Tuesday, 21 February 2012

Bang! Bang! It's 1812 according to the CONs.

During the 1812 edition of Winterlude .... sorry, 2012 - the CONtempt Party is so early 19th century - children were encouraged to play war games with replicas of vintage weapons.

Little about these activities held at a family-oriented park has appeared in the anglophone press, but a number of articles* in Le Droit and other francophone media have raised questions. Many parents were disturbed at the military presence and sponsorship at this event and found it intrusive.

The MP for Hull-Aylmer, interim NDP leader and grandmother of 9 children, Nycole Turmel found it inappropriate that the Harper government promoted its pro-gun agenda in this manner, encouraging the use of mock weapons as well as casually facilitating such activities with young participants.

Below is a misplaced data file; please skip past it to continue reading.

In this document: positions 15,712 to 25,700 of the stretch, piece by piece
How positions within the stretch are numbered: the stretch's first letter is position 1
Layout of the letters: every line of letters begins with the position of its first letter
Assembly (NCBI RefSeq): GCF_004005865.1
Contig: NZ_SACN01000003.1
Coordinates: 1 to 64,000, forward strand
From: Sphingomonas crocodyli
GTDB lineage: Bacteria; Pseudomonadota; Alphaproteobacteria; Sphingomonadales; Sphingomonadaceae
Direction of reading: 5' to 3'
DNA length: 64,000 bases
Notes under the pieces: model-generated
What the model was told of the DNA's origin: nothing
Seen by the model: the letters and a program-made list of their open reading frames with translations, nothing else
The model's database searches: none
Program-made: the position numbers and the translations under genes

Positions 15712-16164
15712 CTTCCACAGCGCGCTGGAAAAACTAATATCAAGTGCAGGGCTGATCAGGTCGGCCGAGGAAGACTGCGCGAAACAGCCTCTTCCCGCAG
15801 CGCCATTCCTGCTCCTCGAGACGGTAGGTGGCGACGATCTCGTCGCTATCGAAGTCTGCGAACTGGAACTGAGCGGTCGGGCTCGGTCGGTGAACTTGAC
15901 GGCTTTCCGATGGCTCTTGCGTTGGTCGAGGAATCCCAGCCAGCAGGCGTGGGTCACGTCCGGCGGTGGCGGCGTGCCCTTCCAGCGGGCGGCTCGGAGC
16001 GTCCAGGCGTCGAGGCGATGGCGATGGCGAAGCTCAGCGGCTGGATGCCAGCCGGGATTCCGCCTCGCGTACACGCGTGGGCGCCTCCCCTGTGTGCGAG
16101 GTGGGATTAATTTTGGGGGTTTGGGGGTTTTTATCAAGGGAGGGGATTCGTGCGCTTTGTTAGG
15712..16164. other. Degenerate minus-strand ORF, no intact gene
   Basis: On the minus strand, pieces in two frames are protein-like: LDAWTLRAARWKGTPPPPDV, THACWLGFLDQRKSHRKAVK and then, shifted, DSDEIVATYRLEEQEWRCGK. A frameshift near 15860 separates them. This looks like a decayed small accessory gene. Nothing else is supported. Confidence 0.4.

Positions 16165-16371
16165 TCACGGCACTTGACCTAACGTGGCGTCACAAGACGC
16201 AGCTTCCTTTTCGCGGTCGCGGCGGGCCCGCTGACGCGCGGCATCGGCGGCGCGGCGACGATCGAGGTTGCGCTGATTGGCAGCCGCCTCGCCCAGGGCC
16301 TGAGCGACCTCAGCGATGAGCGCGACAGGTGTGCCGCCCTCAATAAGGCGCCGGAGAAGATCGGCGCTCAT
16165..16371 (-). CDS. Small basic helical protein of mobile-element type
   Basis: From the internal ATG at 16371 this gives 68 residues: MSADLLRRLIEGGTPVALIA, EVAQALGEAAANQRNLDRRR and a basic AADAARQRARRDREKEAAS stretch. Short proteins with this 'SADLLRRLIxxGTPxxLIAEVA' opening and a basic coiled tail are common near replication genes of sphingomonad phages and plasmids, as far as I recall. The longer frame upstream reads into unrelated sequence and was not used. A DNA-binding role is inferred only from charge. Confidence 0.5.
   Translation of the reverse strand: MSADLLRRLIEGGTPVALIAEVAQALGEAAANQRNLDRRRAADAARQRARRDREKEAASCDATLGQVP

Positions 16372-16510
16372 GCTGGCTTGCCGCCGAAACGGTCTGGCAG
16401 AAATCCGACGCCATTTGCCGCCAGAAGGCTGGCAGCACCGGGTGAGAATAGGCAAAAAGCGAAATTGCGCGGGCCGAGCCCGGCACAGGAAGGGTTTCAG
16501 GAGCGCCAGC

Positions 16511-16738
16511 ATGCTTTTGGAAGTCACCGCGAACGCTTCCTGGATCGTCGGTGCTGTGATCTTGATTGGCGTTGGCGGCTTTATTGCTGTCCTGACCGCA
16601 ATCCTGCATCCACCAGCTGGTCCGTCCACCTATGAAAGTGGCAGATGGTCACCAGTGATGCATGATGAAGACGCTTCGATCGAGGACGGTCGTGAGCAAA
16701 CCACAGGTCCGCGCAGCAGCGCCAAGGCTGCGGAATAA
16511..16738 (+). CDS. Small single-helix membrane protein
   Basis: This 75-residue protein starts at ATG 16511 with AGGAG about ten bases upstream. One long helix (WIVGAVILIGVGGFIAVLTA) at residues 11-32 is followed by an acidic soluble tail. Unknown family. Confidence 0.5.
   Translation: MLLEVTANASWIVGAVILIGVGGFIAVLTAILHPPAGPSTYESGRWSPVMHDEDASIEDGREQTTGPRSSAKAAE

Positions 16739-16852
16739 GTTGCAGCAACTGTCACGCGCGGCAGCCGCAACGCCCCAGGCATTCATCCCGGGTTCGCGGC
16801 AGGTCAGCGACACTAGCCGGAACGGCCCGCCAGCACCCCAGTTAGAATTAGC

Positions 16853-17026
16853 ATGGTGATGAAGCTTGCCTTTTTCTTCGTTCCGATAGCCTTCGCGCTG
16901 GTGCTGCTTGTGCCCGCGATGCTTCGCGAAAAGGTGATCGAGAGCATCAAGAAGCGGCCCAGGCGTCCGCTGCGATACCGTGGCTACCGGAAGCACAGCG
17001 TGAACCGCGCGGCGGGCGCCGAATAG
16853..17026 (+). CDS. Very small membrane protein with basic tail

The majority of parents surveyed by Le Droit seemed uneasy that the activity was sponsored by Parks Canada. "Who had this idea?", asked Julia Robinson of Ottawa, "When you put a gun in the hands of a child, even a replica, it trivializes violence. "

Other parents said war re-enactments performed by adults belong in military museums and not in a park dedicated to families with young children.

In the print edition of Le Droit, the vice-president of the National Capital Commission Jean-François Trépanier shrugged off parents' concerns. "We all played cowboys and indians when we were kids."

Such words betray a stunning ignorance of the reality of child soldiers and stats on children killed by guns.
A survey of 26 middle-upper income countries by the Centers for Disease Control showed that Canada is fifth among industrialized countries in the rate of children under 14 years killed with guns, following the US, Finland, Northern Ireland and Israel.
As someone remarked on Twitter: "Toto, I don't think we're in Canada anymore."

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